Wednesday, June 27, 2018

One Shot One Hundred Killed

As another Lame  Cherry exclusive in matter anti matter.

Snipers enjoy the maxim of One Shot One Kill, but sometimes one shot leads to hundreds if not thousands of kills.

Sgt. Carlos Hathcock a true Marksman Scout, once was sent on a 3 day mission to assassinate a North Vietnamese general.  He was absolutely successful in the kill, but he questioned it afterwards as the killing of one general, set off the communists in such a rage that numbers of Americans died in increased fighting.

It was in this that an Austrian Marksman Scout named Joseph Allerberger, along with his Landser infantry had a break in the horrific fighting on the Eastern Front with the communist Soviets. It allowed the men to wash clothes, smash lice, lay out in the sun, and actually be human for the first time in months.

Allerberger moved through the German lines to the northern most position where he was offered cookies which were stolen and coffee. He soon was out though Scouting again in front of the lines, and as a river separated the Germans and the Russians,  all was quiet on the Eastern Front, until a noise could be heard coming from the river.
The Austrian crawled forward to a small hill, and to his surprise the Russians were all swimming in the river and laying on the beach. The Germans could not see them, so the communists thought themselves safe.

Allerberger was interesting in the dynamics  of his mind. He looked on the scene of peacefulness as a reminder of the hell the communists had put him through, and he thought they did not deserve it, so at 600 meters, he raised his scope over the head of a lounging Russian and pulled the trigger to see if he could make the shot, as his job was to always harrass the enemy.

At the shot, the Russian rolled over being hit in the gut, and immediately the Russians were in a flurry and fury, as they unlimbered a mortar and started walking it toward Allerberger had shot from.
The Scout was off  the hill and away to the German lines as the communists leveled the hill.

The Germans there were furious as the one shot had broken their interlude and soon artillery was raining down on their  position with no effect, but the war was back on.

Allerberger finding himself in hostile company returned to his command, but it is a reality that sometimes one shot kills many.

Would it have been better to have not fired? In the long of it, it would not have stopped the mass rapes or murders the communists carried out. It did stop the false peace, but that peace was going to end once the Russians could produce enough active firepower to obliterate the Germans when they crossed the river.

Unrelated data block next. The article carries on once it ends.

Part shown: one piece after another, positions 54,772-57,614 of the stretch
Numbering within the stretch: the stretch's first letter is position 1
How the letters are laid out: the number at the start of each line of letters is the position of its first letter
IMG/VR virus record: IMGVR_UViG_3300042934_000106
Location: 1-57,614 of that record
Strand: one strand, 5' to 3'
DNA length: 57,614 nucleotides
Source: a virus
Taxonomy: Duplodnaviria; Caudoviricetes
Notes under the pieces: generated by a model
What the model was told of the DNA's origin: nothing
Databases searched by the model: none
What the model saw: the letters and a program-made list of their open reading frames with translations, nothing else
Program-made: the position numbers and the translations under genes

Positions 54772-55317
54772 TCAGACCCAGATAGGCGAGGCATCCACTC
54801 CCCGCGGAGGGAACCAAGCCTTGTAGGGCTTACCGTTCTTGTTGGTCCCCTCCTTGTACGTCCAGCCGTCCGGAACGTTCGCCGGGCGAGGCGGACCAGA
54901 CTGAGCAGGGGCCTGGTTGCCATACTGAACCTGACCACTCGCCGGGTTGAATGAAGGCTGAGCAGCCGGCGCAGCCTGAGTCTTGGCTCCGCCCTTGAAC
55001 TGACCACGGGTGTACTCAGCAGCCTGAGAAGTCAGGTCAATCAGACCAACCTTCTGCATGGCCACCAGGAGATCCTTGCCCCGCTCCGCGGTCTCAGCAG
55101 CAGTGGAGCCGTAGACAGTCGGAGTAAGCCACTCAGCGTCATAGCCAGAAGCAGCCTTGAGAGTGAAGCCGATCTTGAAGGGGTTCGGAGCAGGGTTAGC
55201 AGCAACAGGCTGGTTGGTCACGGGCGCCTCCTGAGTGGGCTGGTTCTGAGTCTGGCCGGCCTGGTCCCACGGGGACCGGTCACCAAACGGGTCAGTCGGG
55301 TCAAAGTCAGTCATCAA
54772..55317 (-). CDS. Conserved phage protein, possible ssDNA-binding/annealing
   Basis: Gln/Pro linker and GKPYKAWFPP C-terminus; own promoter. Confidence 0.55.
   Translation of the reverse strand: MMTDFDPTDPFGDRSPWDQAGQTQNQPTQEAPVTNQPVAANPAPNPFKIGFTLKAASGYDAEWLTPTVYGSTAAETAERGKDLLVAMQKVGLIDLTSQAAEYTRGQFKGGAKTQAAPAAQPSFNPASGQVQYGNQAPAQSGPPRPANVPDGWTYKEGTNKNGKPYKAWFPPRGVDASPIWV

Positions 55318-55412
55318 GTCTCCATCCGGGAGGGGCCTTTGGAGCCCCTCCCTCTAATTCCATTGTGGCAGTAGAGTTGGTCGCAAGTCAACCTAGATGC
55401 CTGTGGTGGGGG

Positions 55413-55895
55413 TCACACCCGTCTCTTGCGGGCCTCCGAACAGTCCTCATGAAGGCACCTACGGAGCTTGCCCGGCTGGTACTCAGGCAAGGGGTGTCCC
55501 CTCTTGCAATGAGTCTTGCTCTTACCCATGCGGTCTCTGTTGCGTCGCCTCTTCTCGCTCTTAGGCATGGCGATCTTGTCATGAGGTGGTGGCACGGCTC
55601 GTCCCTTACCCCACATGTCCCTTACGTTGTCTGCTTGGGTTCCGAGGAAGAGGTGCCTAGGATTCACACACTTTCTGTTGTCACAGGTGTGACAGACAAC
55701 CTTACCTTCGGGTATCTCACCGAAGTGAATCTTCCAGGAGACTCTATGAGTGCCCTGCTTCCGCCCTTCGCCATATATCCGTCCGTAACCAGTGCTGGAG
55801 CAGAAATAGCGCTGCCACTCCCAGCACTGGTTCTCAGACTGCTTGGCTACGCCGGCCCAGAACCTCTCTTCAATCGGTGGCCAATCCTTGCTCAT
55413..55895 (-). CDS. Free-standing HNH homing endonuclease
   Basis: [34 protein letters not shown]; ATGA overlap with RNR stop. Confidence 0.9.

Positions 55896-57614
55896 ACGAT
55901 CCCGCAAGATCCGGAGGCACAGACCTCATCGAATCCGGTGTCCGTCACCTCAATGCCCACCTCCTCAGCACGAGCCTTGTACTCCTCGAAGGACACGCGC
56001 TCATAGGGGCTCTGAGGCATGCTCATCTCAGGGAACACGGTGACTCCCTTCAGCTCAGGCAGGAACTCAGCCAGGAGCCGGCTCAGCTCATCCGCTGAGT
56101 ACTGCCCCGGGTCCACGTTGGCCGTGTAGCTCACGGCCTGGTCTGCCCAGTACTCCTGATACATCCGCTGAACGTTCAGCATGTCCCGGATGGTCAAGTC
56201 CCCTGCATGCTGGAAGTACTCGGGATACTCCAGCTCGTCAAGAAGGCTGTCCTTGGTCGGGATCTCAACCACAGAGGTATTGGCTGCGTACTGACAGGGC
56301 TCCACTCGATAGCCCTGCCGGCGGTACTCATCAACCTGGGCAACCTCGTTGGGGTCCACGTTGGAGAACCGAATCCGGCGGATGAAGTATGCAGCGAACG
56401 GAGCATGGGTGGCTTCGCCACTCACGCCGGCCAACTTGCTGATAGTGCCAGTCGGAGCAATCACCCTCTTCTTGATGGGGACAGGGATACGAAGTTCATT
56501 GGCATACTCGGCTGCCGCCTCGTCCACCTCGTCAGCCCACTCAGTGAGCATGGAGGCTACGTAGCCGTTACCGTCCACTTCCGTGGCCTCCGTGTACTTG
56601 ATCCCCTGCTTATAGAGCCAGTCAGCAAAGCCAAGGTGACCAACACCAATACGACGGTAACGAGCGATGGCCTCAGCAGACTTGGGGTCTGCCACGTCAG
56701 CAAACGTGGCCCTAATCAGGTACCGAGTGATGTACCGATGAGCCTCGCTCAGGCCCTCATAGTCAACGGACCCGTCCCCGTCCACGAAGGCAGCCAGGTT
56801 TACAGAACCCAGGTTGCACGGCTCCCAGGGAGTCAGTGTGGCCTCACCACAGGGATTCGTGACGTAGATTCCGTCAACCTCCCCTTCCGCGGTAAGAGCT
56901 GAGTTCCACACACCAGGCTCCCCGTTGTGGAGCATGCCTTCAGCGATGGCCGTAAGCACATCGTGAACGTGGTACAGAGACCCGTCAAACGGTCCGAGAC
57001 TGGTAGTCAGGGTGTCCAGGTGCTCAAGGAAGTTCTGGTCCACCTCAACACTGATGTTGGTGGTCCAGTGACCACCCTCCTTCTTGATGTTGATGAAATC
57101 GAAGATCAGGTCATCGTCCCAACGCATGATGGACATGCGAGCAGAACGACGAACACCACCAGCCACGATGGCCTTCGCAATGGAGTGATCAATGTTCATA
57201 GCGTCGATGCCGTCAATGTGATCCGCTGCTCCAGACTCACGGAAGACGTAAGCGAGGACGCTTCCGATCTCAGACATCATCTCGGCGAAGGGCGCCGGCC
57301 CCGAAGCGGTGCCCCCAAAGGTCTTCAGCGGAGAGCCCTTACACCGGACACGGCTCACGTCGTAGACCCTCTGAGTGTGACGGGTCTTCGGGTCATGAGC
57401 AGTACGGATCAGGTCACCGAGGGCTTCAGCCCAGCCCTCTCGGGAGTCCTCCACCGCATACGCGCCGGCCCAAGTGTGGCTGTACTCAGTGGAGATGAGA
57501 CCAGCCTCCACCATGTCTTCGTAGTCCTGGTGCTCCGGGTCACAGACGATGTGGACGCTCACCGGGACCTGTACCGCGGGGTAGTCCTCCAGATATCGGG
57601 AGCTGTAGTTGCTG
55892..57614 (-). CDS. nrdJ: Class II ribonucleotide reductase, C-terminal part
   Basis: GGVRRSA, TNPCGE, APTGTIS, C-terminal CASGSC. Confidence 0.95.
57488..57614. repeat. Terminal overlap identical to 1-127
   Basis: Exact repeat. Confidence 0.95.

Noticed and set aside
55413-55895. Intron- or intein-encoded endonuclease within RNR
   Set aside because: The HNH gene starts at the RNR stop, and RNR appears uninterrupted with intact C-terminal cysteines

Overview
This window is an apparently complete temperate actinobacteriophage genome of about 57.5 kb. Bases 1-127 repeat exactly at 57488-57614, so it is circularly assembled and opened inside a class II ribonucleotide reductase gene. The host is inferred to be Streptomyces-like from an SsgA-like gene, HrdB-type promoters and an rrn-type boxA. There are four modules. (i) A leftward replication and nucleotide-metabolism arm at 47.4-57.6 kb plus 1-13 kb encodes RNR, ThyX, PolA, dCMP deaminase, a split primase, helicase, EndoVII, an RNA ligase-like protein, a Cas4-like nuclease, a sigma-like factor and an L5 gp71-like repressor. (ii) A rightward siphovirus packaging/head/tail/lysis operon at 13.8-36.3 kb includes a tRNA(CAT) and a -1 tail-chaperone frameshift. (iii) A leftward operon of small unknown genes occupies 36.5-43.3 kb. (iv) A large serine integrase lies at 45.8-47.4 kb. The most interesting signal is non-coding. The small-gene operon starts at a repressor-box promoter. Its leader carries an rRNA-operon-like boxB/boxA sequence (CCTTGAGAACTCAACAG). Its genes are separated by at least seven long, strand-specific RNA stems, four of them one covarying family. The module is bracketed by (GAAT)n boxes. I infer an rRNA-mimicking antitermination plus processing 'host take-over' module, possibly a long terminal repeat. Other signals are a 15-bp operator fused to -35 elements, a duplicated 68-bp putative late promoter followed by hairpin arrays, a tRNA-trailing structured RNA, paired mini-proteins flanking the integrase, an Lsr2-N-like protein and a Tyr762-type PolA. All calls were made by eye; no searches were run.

That is the dichotomy in this, as even in Hathcock's case, more Americans died, but all he did was lance the boil which was going to rupture later as a fight was going to come which would unleash the communist fury, and Americans dying later would not have changed the outcome in that war for profit.

That is the problem when Soldiers begin thinking that a trigger makes them like God. They are not in the arena to save lives, but to take them ruthlessly as they demoralize the enemy so the enemy stops fighting.
The communists were adept at blowing off body parts of wounded Germans exposed in the open, and it had nothing to do with German Marksmen, as the Soviets were murdering in mass German officers by practice on the Eastern Front from the start of the war.
Thee only reality which can be gleaned from any of this is that Hathcock's dead General and Allerberger's dead communist did not live to cause the rape or murder of one German or American ever again. That is what war is about.

When a shot presents itself, a Soldier takes it. Those who get caught up in moral issues of letting the enemy live, soon enough discover the guts and brains of their comrades decorating their uniforms and faces as the enemy took the shot as that is what war is.

It is an interesting study in psychololgy, but it is not worth the study or examination when one factors in the reality of war in how it progresses to what it is, as war is filled with inhumane actions made legal by the side which has unleashed the most vicious methods to break their enemy.

The mistake is never in the Marksman's trigger. The mistake is leadership not providing adequate enough firepower to obliterate the enemy from making a response.

Nuff Said